Barbara Pym -  Excellent Women
Pym is a mid-twentieth century author, usually a good bet if you prefer your novels without strong language or extraneous sex scenes. This comedy of manners explores the life of Mildred Lathbury, one of the excellent women of the title: the genteel, unmarried woman with the genteel, part-time job who is always on hand to arrange things for the genteel men of her world, and is assumed to be in love with the local vicar unless she is his sister and is keeping house for him. This is Mildred´s world, until a new young couple move into the flat below her, the husband a smooth-talking, flirtatious naval officer, and the wife a career woman – a trouser-wearing anthropologist, no less. Then Mildred´s best friend (the vicar´s sister, naturally, keeping house for her brother) offers lodgings to a pretty clergyman´s widow, and the network of relationships is thrown into a chaos that, of course, the excellent women are supposed to resolve. Seen through Mildred´s eyes, the story is both funny and poignant, a portrait of a way of life and class of women that was slipping into oblivion after the Second World War. I enjoyed it from the first page.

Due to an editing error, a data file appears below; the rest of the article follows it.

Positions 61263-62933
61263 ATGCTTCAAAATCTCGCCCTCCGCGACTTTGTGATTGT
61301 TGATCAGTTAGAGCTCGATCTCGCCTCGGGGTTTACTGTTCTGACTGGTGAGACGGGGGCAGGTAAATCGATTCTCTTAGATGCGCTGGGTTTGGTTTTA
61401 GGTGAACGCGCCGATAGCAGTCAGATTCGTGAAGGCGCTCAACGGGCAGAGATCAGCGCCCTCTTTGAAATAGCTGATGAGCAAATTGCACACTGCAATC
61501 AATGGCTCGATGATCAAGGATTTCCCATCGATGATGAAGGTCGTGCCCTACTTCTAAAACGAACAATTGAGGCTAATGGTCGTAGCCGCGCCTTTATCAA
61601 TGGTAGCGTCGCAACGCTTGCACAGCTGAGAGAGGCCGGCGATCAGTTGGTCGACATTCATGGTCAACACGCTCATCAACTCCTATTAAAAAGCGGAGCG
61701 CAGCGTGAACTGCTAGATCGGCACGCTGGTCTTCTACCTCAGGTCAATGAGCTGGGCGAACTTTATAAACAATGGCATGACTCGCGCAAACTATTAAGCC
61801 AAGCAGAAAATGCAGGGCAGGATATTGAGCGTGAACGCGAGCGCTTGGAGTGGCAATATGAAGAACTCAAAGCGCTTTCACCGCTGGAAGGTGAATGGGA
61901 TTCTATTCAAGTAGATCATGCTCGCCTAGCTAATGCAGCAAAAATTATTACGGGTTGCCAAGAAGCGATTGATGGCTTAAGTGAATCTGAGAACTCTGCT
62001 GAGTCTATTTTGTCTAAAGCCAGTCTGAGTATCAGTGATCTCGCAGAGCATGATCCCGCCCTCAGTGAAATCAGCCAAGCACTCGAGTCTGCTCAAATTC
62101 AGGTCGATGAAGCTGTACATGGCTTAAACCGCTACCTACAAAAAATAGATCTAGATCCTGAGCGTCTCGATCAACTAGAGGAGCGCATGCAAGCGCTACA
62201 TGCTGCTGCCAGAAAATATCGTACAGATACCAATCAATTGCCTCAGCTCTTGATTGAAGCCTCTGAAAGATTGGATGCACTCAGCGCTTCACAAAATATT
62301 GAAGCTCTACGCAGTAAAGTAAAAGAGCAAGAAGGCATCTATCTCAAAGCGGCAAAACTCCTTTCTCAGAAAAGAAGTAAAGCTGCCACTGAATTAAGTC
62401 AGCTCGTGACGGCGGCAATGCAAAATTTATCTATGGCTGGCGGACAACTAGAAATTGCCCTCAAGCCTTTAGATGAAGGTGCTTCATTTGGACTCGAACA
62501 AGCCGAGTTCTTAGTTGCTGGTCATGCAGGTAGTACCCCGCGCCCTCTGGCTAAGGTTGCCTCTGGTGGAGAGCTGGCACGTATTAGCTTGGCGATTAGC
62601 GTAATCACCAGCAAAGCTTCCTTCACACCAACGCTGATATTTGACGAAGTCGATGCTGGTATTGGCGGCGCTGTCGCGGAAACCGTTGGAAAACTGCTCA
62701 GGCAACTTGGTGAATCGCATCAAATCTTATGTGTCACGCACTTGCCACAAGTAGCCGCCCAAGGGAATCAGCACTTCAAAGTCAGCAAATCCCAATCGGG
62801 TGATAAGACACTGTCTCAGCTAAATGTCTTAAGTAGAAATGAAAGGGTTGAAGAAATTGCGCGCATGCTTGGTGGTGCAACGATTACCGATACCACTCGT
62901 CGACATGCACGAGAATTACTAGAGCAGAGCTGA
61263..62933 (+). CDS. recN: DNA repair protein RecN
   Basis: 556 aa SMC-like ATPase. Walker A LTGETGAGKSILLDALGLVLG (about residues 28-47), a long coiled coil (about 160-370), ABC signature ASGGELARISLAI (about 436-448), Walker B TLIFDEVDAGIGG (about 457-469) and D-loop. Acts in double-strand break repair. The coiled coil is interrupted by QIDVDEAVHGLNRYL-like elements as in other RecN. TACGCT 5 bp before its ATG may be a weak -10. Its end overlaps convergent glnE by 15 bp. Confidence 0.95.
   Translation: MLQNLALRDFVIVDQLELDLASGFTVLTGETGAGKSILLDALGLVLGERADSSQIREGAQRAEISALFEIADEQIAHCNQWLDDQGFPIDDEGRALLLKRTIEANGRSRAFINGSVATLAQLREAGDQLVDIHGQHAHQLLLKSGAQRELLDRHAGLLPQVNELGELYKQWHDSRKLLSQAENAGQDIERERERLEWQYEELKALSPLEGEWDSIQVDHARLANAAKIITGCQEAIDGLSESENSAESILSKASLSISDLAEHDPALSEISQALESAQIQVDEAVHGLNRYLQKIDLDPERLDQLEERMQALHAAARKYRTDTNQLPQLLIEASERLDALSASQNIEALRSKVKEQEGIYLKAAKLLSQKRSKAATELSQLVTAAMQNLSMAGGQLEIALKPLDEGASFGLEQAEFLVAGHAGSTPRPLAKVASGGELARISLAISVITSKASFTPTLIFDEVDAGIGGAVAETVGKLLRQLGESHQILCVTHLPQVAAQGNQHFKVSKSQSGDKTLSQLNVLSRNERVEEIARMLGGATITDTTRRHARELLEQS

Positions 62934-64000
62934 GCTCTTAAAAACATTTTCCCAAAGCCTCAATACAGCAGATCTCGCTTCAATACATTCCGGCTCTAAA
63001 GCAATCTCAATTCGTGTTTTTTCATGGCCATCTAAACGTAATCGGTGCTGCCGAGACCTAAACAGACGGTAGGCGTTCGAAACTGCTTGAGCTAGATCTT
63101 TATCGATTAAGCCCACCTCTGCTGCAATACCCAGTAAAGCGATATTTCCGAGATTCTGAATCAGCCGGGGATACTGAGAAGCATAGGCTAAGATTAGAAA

Leo Lionni - A Color of His Own
This short book got the adults in the house debating. Is is a story about finding your own tribe? A coming-out fable? A manifesto for magic mushrooms? Regardless, it has simple, appealing pictures and text, and our toddler liked it. If you're okay with books about chameleons who may or may not be seeking same sex relationships or recreational drugs, then this is for you.